The Marketing Rule establishes a set of seven (7) broad, principles-based prohibitions that apply to any form of advertisement by an adviser, creating a unified standard for impermissible forms of advertisement. The prohibitions draw upon past anti-fraud principles and are tailored specifically to investment adviser marketing practices.[12] “Specifically, in any advertisement, an adviser may not:

(1)    Include any untrue statement of a material fact, or omit to state a material fact necessary in order to make the statement made, in the light of the circumstances under which it was made, not misleading;

(2)    Include a material statement of fact that the adviser does not have a reasonable basis for believing it will be able to substantiate upon demand by the [SEC];

(3)    Include information that would reasonably be likely to cause an untrue or misleading implication or inference to be drawn concerning a material fact relating to the investment adviser;

(4)    Discuss any potential benefits to clients or investors connected with or resulting from the investment adviser’s services or methods of operation without providing fair and balanced treatment of any material risks or material limitations associated with the potential benefits;

(5)    Include a reference to specific investment advice provided by the investment adviser where such investment advice is not presented in a manner that is fair and balanced;

(6)    Include or exclude performance results, or present performance time periods, in a manner that is not fair and balanced; or

(7)    Otherwise be materially misleading.”[13]

These prohibitions apply to “untrue and misleading” statements or inferences, and require “fair and balanced” presentation of risks and rewards. No intent or knowledge of wrongdoing is required, as negligence alone is sufficient here to establish a violation.[14]

Amendments to Form ADV

Form ADV Part 1A, Item 5, will now include a new Subsection L, containing eight (8) yes or no questions.[15] The adviser must indicate whether its advertisements use (i) performance results, (ii) testimonials, (iii) endorsements, (iv) third-party ratings, (v) prior investment advice, (vi) hypothetical performance, and (vii) predecessor performance.[16] If the adviser uses testimonials, endorsements, or third-party ratings, then it must also disclose whether they are paid.[17]

Marketing Rule Expressly Includes Private Funds

The new Marketing Rule expressly includes marketing communications sent to investors in “private funds,” meaning an issuer that would be an investment company but for an exemption under 3(c)(1) or 3(c)(7) of that Act.[18] The adopted rule will treat only those communications that offer new or additional advisory services as advertisements, because only they raise the same concerns as advertisements to prospective investors.[19] The new Marketing Rule does not apply to registered investment or business development companies.[20]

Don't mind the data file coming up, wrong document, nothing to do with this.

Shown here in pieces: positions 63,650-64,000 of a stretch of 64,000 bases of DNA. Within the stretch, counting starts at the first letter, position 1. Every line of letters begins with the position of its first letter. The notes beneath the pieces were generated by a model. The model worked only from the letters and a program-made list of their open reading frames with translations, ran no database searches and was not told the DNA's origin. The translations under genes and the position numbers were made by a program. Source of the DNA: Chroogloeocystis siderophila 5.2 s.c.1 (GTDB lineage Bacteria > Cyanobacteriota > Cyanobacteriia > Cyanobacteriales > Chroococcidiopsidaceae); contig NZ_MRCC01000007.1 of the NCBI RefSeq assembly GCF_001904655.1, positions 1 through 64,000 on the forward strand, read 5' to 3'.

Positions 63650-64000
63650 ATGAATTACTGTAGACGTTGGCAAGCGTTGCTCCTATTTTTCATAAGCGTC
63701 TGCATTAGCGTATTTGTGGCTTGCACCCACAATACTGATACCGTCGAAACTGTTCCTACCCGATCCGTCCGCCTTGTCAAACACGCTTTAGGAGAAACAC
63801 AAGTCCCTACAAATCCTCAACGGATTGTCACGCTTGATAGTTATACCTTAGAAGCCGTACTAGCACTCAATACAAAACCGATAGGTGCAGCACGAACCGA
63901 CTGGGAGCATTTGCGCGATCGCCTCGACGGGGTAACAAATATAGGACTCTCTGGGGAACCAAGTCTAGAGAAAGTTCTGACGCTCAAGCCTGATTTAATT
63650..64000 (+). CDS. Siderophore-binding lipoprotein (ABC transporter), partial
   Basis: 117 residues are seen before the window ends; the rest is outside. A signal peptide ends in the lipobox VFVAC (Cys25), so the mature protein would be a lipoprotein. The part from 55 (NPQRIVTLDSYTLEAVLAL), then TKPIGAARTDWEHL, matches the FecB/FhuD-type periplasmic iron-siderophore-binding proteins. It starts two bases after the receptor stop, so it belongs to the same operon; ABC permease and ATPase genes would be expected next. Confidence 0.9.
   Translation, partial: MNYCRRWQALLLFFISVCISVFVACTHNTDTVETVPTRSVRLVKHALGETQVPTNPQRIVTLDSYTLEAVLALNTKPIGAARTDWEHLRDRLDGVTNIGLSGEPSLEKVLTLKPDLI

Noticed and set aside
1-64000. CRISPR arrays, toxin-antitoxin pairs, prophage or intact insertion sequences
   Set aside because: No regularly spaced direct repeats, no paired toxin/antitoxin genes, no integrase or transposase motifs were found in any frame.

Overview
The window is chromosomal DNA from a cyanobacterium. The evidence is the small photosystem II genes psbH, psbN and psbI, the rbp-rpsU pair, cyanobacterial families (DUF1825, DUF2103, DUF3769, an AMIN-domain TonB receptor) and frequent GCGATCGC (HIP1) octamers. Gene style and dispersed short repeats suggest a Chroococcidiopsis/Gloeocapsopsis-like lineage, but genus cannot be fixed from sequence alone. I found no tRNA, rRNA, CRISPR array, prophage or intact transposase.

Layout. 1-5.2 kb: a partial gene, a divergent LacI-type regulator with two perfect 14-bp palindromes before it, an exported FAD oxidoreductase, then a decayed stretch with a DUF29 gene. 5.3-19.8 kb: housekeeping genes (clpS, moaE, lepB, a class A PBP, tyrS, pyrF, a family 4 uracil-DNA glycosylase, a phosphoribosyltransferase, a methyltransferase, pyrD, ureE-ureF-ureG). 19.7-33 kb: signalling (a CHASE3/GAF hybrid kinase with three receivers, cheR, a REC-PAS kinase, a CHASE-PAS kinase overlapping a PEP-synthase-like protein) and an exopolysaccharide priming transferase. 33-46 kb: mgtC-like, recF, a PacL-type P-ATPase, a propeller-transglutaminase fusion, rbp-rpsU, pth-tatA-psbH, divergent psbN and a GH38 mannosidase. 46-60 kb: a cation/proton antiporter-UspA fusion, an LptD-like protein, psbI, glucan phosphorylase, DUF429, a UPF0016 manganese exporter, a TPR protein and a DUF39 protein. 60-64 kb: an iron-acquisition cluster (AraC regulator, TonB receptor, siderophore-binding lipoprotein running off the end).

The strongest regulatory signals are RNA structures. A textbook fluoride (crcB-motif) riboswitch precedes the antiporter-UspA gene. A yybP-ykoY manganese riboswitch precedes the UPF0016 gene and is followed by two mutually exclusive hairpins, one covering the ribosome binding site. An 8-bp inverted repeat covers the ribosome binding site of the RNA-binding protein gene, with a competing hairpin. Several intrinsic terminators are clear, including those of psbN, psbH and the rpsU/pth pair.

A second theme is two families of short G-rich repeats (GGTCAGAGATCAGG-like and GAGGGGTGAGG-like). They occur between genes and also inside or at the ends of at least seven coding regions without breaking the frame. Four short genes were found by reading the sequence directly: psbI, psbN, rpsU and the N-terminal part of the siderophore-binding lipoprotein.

The Marketing Rule’s updates are significant and will require all federally registered advisers to reassess their marketing materials, solicitation practices, policies and procedures, Form ADV disclosures, and any other methods currently employed that involve communications with current and/or prospective clients.  The SEC will allow investment advisers a compliance period of 18-months starting from May 4, 2021, to comply with the terms of the new Marketing Rule.

We do it all and Shustak Reynolds & Partners is here to help. We focus our practice on securities and financial services law and complex business and financial disputes. We represent many broker-dealers, registered representatives, investment advisers, investors and businesses. For assistance in reviewing such rules, performing required filings and/or drafting fund documents, please write us or call us at (619) 696-9500.


[1] Final Rule, Securities and Exchange Commission Release No. IA-5653, at 12.

[2] Investment Advisers Act of 1940, Section 206(4)-1(e)(1) (emphasis added).

[4] Final Rule, at 78.

[5] Final Rule, at 15.

[6] Final Rule, at 8, Footnote 6.

[7] Final Rule, at 13.

[8] Final Rule, at 407.

[9] Final Rule, at 57.

[10] Final Rule, at 56, Footnote 171.

[11] Final Rule, at 57.

[12] Final Rule, at 13.

[13] Final Rule, at 65.

[14] SEC v. Steadman, 967 F.2d 636, 647 (D.C. Cir. 1992).

[15] Final Rule, at 397.

[16] Final Rule, at 419.

[17] Id.

[18] Investment Advisers Act of 1940, Section 202(a)(29).

[19] Final Rule, at 35.

[20] Final Rule, at 58.